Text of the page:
• Unsecure connections

Free, public Wi-Fi is tempting to almost anyone these days. Many visit the same establishments day after day for their fast, free internet connection. This, however, can be a big mistake. 

Hackers love a public connection. They pose as a “free Wi-Fi” connection, collecting personal data from anyone who connects. 

You may consider a Virtual Private Network (VPN) for added security. Download the Surfshark APK to hide your personal data from snoops on public connections.

  • Stay updated

Hackers are constantly finding loopholes and vulnerabilities in old software. There’s a simple, yet elegant way to bypass many of these security risks. Keep your device and all apps updated to their latest versions.

Take advantage of the newest security updates, patches, and safeguards. As an app or OS becomes older, backdoors in the software become well-known. Developers patch these consistently, so if you’re missing updates, you’re at risk.

Set your apps to auto-update or update them yourself, regularly. Outdated apps and OS are easy targets for malicious activity.

  • Configure optimal security settings

Perhaps the simplest form of security upgrades, configuring optimal settings can help you in the long run. Here are just a few changes you can implement right now:

  • If you receive sensitive information via notifications, consider hiding them from the lock screen.
  • “Smart Lock” is a setting that allows for your phone to be left unlocked, only under preset conditions, e.g: when you’re connected to your Bluetooth speaker.
  • Ensure “Google Play Protect” is enabled in the “Security” settings. This is Google Play’s scanner, which searches for hazardous code.

Some phones don’t have these settings enabled automatically. So, familiarize yourself with your Android’s security settings and customize them to fit you. 

  • App permissions

When is the last time you checked your app permissions, if ever? It’s all too easy to skip over the permissions your apps ask for during installation.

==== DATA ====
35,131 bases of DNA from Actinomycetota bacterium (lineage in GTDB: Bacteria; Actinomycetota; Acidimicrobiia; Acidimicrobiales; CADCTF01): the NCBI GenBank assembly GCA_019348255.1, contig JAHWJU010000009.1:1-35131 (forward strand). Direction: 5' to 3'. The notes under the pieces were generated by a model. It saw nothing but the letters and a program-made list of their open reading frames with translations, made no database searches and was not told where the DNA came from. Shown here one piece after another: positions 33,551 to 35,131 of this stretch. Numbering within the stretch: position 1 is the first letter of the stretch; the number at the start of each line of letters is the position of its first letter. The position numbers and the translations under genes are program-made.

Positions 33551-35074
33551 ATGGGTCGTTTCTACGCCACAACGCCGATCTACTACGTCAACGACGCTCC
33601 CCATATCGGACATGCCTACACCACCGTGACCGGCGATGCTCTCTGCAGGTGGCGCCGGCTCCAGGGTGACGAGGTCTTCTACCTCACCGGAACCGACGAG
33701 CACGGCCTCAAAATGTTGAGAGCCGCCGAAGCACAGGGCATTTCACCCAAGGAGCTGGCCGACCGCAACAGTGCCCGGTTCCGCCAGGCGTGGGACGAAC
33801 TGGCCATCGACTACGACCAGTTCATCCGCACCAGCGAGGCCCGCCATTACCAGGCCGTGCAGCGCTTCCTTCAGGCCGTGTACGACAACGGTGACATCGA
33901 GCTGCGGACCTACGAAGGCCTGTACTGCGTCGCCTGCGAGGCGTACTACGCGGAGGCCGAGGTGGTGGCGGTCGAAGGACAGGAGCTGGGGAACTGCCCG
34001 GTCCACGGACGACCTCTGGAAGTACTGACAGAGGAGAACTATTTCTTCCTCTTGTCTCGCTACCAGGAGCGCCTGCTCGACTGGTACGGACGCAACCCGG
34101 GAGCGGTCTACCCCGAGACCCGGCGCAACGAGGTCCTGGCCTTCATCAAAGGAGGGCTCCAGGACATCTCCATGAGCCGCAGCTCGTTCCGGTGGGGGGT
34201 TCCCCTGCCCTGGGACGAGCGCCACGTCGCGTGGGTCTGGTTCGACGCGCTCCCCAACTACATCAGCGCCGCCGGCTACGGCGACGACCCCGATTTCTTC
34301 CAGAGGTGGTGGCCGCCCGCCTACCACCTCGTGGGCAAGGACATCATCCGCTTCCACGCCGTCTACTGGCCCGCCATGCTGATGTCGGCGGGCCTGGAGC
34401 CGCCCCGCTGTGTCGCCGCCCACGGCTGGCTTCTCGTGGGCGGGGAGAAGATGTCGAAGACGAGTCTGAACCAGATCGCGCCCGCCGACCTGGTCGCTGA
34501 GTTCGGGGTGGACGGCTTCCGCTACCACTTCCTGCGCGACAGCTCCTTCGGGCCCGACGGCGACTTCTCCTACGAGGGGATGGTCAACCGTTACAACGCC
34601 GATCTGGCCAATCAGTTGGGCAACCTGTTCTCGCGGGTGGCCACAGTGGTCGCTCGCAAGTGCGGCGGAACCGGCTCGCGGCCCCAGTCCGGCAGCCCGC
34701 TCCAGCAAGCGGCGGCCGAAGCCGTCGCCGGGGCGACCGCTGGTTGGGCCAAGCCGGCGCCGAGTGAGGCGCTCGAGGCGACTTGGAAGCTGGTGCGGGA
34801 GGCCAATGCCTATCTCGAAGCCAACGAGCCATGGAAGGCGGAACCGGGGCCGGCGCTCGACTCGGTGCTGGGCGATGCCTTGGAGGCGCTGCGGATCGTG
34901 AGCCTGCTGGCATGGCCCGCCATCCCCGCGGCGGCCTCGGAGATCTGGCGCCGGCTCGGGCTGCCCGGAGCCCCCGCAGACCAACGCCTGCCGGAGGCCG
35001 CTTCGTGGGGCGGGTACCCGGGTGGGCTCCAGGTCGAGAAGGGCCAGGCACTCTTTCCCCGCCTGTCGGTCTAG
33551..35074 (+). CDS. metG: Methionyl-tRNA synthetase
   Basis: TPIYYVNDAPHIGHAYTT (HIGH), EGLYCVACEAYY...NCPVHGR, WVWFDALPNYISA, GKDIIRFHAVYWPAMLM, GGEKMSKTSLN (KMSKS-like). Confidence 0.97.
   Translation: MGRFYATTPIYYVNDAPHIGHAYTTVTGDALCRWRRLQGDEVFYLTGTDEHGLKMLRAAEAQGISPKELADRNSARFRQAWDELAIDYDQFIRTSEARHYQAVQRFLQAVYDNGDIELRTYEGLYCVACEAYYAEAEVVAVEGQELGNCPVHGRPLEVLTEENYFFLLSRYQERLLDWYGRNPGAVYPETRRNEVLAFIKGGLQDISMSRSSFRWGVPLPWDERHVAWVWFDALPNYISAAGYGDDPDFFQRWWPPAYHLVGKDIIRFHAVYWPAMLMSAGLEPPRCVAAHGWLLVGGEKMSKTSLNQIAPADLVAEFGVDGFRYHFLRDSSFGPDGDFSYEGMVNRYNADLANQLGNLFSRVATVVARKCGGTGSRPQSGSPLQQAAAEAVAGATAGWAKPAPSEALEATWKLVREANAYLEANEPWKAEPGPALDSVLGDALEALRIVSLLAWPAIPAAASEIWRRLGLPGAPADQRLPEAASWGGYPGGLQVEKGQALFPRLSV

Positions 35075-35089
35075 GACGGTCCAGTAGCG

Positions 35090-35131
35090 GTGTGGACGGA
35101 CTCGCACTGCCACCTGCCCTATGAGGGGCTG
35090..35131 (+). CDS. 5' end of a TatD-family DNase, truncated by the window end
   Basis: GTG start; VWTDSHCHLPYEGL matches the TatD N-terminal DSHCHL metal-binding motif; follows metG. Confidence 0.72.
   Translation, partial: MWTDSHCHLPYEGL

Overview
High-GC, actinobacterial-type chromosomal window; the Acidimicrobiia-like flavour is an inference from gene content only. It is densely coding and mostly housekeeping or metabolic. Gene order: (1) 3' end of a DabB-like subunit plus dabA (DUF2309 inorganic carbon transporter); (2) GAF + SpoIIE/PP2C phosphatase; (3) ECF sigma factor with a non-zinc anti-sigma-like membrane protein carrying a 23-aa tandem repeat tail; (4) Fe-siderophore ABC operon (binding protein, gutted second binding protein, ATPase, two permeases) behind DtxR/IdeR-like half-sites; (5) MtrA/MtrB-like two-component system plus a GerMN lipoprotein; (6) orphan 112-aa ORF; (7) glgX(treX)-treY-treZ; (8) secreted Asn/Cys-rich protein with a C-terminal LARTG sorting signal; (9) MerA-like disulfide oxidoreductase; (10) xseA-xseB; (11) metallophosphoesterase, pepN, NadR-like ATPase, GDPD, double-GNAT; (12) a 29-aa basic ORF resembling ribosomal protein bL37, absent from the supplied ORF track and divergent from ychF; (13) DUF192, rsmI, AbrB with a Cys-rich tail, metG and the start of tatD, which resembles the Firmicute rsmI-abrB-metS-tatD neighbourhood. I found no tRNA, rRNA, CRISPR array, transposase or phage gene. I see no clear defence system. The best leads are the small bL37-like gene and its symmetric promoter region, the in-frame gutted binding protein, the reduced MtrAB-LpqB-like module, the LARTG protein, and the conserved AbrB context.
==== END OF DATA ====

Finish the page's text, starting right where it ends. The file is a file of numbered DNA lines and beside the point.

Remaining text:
Data giants like Facebook accrue masses of data through apps just like this. Just check the permissions your Facebook app requires to see how many ways they can collect data from your device. All with your permission!

Open the “Privacy” section of your settings to access the “Permission Manager”. Here you can deactivate any app permissions you deem unnecessary.

  • Consider using a password manager

Google’s inbuilt password manager is a good start for storing your passwords. For advanced security, settings, and better support – a dedicated password manager is a great service for protecting your personal passwords.

Similar to Google, other password managers often analyze your passwords for duplicates and weaknesses. Most allow offline storage for added accessibility and even offer suggestions for stronger passwords.

If you rather remain with Google, make sure to clean it out every now and then. Delete all those unused or compromised passwords.

Conclusion

Google is at the forefront of OS development as Android dominates the smartphone market. Yet, you can’t always trust your OS to protect your data from the big wide world. 

Adapt your smartphone practices to the current landscape of cybersecurity and introduce new and improved security protocols. Additionally, consistent updates will patch security issues in the cybersecurity framework.

With a few easy changes, your Android will remain safe, and your data – private.